Throughout my design effort I knew I needed to seek out and adhere to Philippine building codes wherever possible. In MOST cases, as it applies to structural requirements, I found that the code in place for the Philippines was antiquated, however, very strongly based upon older USA standards. More modern and robust methods and design practices exist and were applied to my design. Now I know what many of you may be saying... WHAT? building codes in the Philippines? Why care as clearly nobody else does... well, one thing ... one important thing for you to remember as a foreigner..... you are, often times, not viewed as "everybody else" and if you want to avoid the potential of showstopping issues down the road... you have to remember that at some point you may be held to a higher standard.. .so be prepared for that. As I go into the permit application stage, I want my design to be without reproach as city engineers review it for approval. (Also a quick note, I have a different floor plan, than the actual build plan, that I am submitting for permits, as I do not want my actual floorplan available to the general public)

The Permits

The first actual step we will perform once on the ground in Carcar is to apply for a fence permit. Construction can begin as soon as the application is filed and fee paid. From there a couple weeks later we should have that permit and then we apply for the house construction permit and follow the same process.... timing is not an issue as we have alot of excavating and layout work to get through before the first footing is poured. We are all about doing these things above board, but to ensure reasonable processing speed, we will take my Autocad drawing files and provide them to a city engineer, who will doctor them up as required (mostly, add any localized notations etc. that I may have overlooked) and walk them through the submission and approval process... a small fee for engineering services will get us an expiditing through the approval process and more importantly, an ally in the city offices should we need anything expidited in the future. Networking is a very important component of the business world and even moreso in the Philippines... it really is "who you know"... and if your reputation in the local community is a good one, then people will want to associate with you, which is of course a very good thing in many cases.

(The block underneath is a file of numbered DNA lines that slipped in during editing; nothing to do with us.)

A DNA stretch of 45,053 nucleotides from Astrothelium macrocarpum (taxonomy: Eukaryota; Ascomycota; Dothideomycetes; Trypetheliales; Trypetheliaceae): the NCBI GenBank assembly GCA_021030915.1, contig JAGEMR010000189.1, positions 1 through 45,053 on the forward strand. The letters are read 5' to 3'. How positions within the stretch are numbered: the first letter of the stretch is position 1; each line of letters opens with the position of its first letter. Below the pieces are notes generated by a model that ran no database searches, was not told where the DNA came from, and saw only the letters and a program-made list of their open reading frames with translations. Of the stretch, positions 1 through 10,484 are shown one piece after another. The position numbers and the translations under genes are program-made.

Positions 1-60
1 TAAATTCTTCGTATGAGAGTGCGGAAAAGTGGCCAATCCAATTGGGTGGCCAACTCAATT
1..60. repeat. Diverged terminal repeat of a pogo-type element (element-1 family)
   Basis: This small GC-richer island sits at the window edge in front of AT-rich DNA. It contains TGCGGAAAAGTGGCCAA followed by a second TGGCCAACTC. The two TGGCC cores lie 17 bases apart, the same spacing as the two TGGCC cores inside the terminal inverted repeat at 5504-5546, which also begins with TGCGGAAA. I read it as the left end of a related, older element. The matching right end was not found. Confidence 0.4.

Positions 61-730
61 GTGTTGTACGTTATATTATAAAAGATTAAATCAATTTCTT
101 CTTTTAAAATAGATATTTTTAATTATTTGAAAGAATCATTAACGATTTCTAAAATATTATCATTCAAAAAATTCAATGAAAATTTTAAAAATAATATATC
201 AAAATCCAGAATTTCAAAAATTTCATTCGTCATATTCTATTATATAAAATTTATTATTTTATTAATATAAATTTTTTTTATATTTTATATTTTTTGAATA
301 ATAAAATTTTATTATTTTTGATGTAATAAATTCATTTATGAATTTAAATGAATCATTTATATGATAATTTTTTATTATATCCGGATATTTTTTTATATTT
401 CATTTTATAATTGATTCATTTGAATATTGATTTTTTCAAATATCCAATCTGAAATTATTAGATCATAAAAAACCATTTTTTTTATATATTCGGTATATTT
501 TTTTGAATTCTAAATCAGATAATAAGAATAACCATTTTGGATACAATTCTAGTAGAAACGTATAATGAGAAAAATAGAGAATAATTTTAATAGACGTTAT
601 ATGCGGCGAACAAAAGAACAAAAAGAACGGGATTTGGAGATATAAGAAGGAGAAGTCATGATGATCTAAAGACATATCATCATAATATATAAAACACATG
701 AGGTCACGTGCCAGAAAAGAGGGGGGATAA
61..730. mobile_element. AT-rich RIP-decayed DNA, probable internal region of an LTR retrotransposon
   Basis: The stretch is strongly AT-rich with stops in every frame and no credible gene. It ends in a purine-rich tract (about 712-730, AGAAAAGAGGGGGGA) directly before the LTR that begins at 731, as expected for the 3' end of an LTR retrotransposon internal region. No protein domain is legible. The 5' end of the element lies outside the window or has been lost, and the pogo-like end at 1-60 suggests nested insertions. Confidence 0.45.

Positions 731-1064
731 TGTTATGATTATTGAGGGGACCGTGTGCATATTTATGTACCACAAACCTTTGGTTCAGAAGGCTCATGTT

Up in the mountains, our community water supply is a co-op that consists of a distribution system form a bnatural spring fed source higher up the mountain. As with anything in the Philippines... this system suceptible to corruption. As I learn more about the situation, I learn that we need to make an attempt to have the water service run to the lot with a meter BEFORE I show up. Even then, the ongoing distribution of water and associated rates are candidates for ways to separate me with more of my cash, unfairly. We knew this early on, hence the extensive rainwater collection integrated in to the design. We will make an attempt to get this water service installed as more of a plan "B", with rainwater and bottled water to be our plan "A" as it has been all along. When situations like this are encountered... I have had far greater success in the Filipino approach of avoiding confrontation... so if we are extorted either at the onset or at a later stage.. .we simply will decline installation or if later, stop using... no problem. I will not succumb to blatant extortion based on my race. Earlier I mentioned that I will make use of some minor engineering services to pace my permit applications through the process... this is in reality graft... but there are some services rendered and it is not expected in order for the permits to be approved.... this level of corruption is consistent with what I will end up complying with, like it or not, but blatant pay me because I have something you need???? No thanks, I will find a way not to "need" what you control. Again, patience is something that can go a long way and eventually, they may come around and if not, then their loss.